One of the smartest elements of Palm’s design for the original smartphone was the hardware switch toggle sound on and off… you could call it the “shut up” switch:
And, of course, Apple stole this feature on the iPhone:
This thing is so useful! There are so many situations where you want your device to be quiet:
In bed, at night, surfing the web on your iPhone while your significant other (or your infant daughter) is sleeping next to you.
In a talk or a presentation that you don’t want disrupt with a ringing phone
While you’re on a conference call and you don’t want to be distracted by your phone.
So how is that more laptop makers don’t have hard sound on/off toggles on their devices?
Until laptop makers figure this out, maybe someone could create a simple headphone jack gizmo I could shove into my laptop’s headphone connector and have it prevent sound from coming out of my laptop’s speakers? (kind of how my laptop’s speakers go “off” when I have headphones connected… except this would just be a headphone jack port of the headphones — no wires, no headphones.)
(and while we’re at it, hey Windows, would you stop making so many sounds? I don’t need a sound at login. I don’t need a sound at shutdown. I don’t need a sound when switching users. Be invisible!)
One day, our wallets will be digital (or maybe our wallets will be replaced by our “smart phones”… I tend to think the former is more likely), but until then, this is a great tip:
Buy a little, thin USB flash drive and keep it in your wallet’s change pocket. This way, since everyone almost always carries their wallet with the, you’ll always have a little bit of storage with you. I keep frequently used software on mine (Firefox, Picasa for the Mac and Windows, Chrome, Synergy, etc) and I use it to move data around.
One thing to watch out for, with this thing being so small, is it’s easy to forget it in someone else’s USB port!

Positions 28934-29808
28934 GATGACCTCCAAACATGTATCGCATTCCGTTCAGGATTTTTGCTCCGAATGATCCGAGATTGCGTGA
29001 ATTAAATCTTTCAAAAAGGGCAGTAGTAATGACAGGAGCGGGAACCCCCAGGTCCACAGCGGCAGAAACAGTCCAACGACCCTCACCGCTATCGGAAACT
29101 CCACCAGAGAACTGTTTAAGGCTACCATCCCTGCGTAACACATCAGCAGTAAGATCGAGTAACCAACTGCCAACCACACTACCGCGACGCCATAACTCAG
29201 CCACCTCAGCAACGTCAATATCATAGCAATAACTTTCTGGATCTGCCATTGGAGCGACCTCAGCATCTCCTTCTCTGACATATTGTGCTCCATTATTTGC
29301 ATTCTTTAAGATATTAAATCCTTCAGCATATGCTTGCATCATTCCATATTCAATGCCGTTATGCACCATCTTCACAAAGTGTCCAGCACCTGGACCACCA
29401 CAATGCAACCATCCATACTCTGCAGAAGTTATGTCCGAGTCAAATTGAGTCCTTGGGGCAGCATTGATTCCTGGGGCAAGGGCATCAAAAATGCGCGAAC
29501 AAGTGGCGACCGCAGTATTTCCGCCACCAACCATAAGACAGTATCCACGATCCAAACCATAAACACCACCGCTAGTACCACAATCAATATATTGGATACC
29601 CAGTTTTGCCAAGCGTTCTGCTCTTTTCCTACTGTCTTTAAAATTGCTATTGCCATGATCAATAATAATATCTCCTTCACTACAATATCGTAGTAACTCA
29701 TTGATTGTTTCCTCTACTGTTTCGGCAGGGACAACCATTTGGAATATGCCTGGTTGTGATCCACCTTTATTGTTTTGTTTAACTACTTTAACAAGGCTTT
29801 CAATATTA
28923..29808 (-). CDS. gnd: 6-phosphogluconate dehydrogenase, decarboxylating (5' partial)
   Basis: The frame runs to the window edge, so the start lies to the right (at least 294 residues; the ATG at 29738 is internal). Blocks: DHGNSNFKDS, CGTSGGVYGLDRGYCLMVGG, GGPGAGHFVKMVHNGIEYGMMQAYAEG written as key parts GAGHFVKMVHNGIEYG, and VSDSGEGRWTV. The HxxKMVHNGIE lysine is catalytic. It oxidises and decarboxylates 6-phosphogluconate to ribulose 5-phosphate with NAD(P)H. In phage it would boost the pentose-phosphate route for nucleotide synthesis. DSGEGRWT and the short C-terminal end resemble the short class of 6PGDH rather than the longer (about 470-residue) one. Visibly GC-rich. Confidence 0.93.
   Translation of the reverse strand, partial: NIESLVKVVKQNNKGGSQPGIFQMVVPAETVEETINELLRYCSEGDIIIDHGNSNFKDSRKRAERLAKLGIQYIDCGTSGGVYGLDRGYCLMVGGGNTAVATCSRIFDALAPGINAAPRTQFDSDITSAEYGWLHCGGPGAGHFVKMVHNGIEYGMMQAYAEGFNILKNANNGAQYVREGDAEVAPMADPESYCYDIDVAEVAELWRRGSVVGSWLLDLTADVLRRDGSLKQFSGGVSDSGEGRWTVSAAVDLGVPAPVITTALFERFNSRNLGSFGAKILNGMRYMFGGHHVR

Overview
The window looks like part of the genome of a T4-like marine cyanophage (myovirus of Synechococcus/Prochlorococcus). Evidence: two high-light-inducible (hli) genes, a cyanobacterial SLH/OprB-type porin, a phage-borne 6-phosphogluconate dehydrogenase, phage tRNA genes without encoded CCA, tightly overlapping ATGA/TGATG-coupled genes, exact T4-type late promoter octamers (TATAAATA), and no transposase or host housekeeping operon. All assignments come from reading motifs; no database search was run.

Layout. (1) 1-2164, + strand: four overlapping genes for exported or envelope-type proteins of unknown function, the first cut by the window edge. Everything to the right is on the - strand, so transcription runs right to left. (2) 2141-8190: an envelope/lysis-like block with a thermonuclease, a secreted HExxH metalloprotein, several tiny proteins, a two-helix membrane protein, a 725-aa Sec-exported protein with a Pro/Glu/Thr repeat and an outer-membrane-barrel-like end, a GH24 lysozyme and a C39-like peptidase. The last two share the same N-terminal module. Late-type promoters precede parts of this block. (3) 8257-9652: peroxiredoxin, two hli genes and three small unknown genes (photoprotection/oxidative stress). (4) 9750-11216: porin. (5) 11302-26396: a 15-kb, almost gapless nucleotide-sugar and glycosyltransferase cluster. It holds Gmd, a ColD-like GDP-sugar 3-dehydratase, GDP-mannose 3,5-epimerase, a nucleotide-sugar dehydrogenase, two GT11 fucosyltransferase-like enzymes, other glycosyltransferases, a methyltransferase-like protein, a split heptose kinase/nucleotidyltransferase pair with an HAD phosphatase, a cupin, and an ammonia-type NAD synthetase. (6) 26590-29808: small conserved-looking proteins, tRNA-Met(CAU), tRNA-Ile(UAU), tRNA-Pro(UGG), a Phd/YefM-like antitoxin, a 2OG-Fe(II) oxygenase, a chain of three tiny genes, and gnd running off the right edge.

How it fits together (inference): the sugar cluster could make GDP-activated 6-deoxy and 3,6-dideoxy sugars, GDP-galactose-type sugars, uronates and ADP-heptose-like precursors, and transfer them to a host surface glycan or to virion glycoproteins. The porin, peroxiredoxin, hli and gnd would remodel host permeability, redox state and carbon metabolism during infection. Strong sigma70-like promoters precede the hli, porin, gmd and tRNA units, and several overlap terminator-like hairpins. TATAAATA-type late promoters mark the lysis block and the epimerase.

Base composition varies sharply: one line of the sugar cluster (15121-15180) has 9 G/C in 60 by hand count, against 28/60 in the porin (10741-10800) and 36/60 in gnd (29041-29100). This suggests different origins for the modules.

Personally, I carry the Sony Micro Vault in my wallet (but I don’t think I paid $50 for it!), but I think a lot of manufacturers have the same type of flash drive.
I was at a Blockbuster earlier tonight and we were wondering what the Rotten Tomatoes scores were for a few movies that looked interesting.
I pulled out my iPhone, did a Google search, clicked on the Rotten Tomatoes page and waited. And waited. About 5 minutes later, the page had loaded up. 5 minutes!
It was worth the wait — it prevented us from renting Lions with Lambs. But I still had to do a couple more searches and waiting 5 minutes each time wasn’t going to work. Briefly I wished the iPhone had a text-only browser (and I kind still wish it did) for heavier sites.
But then I figured out something that made accessing Rotten Tomatoes on my iPhone a little bit easier.
I simply accessed the cached version of the page through the Google search results page. On three subsequent visits to Rotten Tomates, I found the page loaded in a minute or so — 5x faster than accessing it directly.
So if you run into a slow site, try loading it up cached from Google and it might speed things up for you.
(And if you’re curious, we ended up renting Burn After Reading and Iron Man.)
I’m working on getting a Macbook Air laser etched so I set out this morning to find a vendor in Houston that could do it for me. Searching for ‘laser etching macbook’ I found an article on the Make Magazine website mentioning that they used an Epilog Laser.